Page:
Not that they want to drop out altogether, just have a little less cake and eat it. Bargh says, "The yuppie still exists. But it's a yuppie with a difference." New Yuppie is disillusioned but the biggest change is that they are not as greedy as their Eighties equivalents. Even if they wouldn't welcome a drop in salary for more free time, everyone I spoke to was adamant they'd turn down a generous pay rise if it meant ten hours extra work a week.

"There's no way I'd take more money to work harder," says Rachel, 29 and a personnel manager for a large retail company. "I think it could be an age thing," she reflects. "When I first started out, I wanted the flat, the car and the whole package. As you get into your thirties you think, is it all really worth it? I look back and think, "I used to have hobbies. I don't now. I spend so much time at work, I've got more in common with work friends than anyone else, which can't be healthy. I wouldn't like to spend the rest of my life working like this." Catherine, 31, talks wistfully about changing her career as a television director and training to be an aromatherapist instead. "The point is, you would have to be earning a hell of a lot to be able to take a cut in pay. I couldn't afford to do that, which is why most of us carry on - there's no choice. But I have seriously reconsidered taking up another sort of job or freelancing, so I've got more control over my work." She takes a dim view of the Eighties- style yuppie. "They got it all wrong; giving everything to work is, I think, a form of escapism - you aren't facing up to real life."

For the thirtysomethings and below, the yuppie defines a set of values that are deeply unfashionable. The Nineties professional may have inherited their workload, but they want to reject the mindset that goes with it. Nowhere is this more obvious than among the 18 to 25s. As Donna Spriggs, managing director of Reaction, a youth marketing consultancy, explains, "Quality of life is a hell of a lot more important to this age group - they are nowhere near as materialistic. They don't expect to be working the hours people did in the Eighties. It's all to do with people valuing their leisure-time and shifting priorities to friends and family."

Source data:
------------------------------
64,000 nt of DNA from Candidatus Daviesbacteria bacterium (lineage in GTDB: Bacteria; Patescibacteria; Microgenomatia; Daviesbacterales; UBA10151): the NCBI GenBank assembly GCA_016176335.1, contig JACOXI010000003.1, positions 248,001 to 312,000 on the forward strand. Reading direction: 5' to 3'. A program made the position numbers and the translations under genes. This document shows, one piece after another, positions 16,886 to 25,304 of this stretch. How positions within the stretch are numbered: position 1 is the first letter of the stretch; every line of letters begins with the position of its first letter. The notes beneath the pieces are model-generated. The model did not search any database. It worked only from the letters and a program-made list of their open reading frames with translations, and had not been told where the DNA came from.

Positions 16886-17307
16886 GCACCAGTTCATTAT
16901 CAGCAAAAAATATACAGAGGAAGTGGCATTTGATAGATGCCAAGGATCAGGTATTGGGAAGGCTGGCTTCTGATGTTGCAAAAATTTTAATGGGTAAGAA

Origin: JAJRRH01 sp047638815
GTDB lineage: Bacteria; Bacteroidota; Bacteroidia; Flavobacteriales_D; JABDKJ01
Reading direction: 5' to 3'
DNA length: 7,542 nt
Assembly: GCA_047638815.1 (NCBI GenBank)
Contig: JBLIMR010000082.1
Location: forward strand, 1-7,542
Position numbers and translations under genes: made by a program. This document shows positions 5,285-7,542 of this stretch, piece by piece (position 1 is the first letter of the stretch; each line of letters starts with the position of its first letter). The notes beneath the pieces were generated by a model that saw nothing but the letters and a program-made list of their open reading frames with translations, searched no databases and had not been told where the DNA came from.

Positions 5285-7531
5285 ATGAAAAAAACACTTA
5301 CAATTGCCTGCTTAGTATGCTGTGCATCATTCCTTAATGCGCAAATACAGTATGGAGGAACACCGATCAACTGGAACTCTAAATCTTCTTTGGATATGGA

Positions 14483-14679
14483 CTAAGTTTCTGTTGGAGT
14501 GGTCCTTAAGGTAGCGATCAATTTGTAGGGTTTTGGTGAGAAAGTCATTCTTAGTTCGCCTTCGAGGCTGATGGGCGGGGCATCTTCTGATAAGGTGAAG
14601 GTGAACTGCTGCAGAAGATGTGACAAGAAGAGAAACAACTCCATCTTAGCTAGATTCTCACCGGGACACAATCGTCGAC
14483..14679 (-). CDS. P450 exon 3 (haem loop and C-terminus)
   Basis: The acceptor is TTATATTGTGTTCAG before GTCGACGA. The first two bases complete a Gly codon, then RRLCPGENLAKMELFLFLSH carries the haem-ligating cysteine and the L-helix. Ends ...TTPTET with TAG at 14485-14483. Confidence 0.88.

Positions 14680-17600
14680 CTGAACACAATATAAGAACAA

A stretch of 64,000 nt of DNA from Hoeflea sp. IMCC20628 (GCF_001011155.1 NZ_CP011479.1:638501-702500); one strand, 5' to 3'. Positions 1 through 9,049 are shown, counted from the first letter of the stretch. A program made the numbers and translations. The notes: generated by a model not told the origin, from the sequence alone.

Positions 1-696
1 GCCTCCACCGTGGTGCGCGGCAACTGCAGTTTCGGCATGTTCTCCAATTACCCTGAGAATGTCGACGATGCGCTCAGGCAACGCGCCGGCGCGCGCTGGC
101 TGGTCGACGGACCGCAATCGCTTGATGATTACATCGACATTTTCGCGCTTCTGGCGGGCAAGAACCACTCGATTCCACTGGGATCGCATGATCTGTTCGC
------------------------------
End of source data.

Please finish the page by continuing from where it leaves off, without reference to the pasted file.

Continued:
This shift is reflected in a recent global student survey carried out four months ago by accountancy firm Coopers & Lybrand. Respondents' number- one priority was to "achieve a balanced lifestyle and to have a rewarding life outside work." In terms of importance, they placed "personal growth" ahead of "building a career." It's hard to dismiss this as student idealism when this week's MORI poll reflected such similar concerns among thirtysomethings, too.

It is harder still to find young professionals who can find a semblance of balance. Alistair, 30, and an area manager for a retail company, is probably one of the few - even though he had to accept a pounds 10,000 pay cut for the privilege. He explains, "Two years ago I moved from London to Manchester to take up a promotion. All my friends there used to rib me for being a yuppie and secretly I quite liked that. I loved the idea of earning a wad of money but nothing had prepared me for the hours I had to put in."

"I'd come down to enjoy London and after six months I hadn't been out once. In the end, I told my boss I had personal problems which meant I'd have to take a less demanding position. Effectively, I blew my chances with the company overnight. He said that I wouldn't be in line for any promotions and I'd earn a lot less." It's a decision he's never regretted. "I've got my priorities right. I'm happy with the money I earn but I've got a life. I even went to Glastonbury this year - something I wouldn't have dreamt of doing five years ago. And I've got rid of my mobile phone", he laughs. A surer sign than any that the demise of the yuppie is all but complete.